Pyruvate dehydrogenase deficiency
PDCD typically presents in newborns or infants with lactic acidosis and mental status changes (poor feeding, lethargy). Patients subsequently develop progressive neurologic abnormalities, including ataxia, hypotonia, seizures, and developmental delay. Patients with PDCD often have congenital anatomic abnormalities, such as agenesis of the corpus callosum and facial dysmorphism. PDCD is one cause of Leigh syndrome. Most patients die as infants, but rarely patients may have enough residual enzyme activity to survive into adulthood.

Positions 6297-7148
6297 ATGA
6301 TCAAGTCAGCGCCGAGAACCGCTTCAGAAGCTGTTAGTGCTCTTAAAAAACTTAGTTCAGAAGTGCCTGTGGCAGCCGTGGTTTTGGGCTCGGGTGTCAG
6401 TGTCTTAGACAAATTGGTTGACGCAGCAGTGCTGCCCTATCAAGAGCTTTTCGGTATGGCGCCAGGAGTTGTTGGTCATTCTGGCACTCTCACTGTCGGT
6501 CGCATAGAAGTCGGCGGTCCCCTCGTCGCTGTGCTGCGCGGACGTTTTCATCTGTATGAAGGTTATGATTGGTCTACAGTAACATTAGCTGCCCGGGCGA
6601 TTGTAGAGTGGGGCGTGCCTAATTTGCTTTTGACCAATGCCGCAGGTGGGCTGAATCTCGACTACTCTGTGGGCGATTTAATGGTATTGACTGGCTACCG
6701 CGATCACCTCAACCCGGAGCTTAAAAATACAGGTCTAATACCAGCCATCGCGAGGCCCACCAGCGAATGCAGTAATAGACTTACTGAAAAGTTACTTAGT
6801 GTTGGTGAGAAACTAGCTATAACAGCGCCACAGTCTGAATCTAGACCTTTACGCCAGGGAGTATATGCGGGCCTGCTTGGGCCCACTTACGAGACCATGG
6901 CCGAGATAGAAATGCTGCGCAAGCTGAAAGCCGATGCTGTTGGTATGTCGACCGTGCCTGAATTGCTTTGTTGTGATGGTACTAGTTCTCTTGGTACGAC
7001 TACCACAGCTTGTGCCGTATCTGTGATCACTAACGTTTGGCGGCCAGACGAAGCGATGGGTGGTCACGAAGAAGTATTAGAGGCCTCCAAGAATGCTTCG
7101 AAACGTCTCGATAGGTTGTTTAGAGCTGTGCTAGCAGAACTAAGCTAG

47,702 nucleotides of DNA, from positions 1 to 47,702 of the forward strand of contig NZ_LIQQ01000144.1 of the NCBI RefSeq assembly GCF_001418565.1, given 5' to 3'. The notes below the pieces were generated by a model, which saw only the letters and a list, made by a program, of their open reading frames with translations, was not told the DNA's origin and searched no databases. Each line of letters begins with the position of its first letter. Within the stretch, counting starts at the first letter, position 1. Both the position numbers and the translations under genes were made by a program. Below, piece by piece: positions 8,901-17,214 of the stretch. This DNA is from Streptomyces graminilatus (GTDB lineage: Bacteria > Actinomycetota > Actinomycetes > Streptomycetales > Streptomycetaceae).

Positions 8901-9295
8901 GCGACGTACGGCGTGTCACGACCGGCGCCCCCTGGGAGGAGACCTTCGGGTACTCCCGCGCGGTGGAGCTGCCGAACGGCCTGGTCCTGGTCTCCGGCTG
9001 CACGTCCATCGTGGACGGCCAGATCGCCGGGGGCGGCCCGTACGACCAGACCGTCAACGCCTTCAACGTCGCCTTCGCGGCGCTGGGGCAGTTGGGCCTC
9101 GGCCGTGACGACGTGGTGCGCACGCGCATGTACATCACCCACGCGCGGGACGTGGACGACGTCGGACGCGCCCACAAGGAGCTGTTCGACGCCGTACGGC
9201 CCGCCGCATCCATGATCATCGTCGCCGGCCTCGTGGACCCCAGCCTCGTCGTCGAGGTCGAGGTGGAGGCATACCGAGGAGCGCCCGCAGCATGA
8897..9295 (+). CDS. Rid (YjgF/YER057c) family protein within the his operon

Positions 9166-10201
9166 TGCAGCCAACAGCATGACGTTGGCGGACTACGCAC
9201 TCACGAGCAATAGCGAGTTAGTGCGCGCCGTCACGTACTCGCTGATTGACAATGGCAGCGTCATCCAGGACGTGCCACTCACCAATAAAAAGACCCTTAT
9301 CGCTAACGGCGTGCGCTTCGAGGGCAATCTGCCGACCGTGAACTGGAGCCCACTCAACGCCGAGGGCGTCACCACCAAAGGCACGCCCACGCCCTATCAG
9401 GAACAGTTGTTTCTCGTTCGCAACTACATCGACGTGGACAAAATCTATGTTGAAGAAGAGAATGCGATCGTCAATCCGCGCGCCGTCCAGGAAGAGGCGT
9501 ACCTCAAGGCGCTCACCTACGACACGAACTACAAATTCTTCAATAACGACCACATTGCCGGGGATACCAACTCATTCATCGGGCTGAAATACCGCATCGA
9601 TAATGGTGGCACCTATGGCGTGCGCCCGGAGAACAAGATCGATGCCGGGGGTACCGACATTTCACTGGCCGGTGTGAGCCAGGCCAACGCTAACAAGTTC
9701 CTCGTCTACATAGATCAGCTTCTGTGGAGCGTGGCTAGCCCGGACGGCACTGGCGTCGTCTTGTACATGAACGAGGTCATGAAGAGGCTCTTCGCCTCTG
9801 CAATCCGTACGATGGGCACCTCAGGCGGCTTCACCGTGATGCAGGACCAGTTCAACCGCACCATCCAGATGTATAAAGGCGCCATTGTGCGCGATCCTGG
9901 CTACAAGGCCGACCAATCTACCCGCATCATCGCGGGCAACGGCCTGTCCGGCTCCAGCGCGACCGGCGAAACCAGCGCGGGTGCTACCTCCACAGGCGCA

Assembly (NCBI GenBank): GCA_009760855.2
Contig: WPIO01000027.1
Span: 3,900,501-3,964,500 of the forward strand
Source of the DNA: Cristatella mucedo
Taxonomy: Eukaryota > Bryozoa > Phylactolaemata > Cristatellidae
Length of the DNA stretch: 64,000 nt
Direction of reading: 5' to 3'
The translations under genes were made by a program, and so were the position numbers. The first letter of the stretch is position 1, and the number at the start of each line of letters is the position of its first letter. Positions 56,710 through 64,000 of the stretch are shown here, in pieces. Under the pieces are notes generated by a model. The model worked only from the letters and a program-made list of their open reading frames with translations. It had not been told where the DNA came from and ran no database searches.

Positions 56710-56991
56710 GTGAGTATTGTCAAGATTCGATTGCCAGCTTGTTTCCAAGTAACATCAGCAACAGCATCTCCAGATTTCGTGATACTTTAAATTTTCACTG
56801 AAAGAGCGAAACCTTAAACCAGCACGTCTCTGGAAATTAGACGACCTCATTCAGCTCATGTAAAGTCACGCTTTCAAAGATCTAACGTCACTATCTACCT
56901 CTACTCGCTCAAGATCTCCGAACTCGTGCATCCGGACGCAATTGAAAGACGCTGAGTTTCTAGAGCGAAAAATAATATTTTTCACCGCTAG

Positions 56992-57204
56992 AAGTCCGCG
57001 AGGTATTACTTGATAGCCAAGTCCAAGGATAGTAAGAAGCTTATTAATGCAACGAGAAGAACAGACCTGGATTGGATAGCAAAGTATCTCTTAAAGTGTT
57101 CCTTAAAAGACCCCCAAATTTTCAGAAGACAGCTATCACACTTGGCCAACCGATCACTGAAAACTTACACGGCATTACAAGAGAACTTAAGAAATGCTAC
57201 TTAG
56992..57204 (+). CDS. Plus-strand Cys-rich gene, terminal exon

PDCD is treated with dietary modifications: ketogenic diet and supplementation with thiamine, lipoic acid, and carnitine. Even with dietary modification, however, neurological dysfunction remains progressive.
For more information, see OMIM.
E74.4 – Disorders of pyruvate metabolism and gluconeogenesis
46683007 – Pyruvate dehydrogenase complex deficiency
- Other inborn errors of metabolism (many)
- Infantile botulism (initially)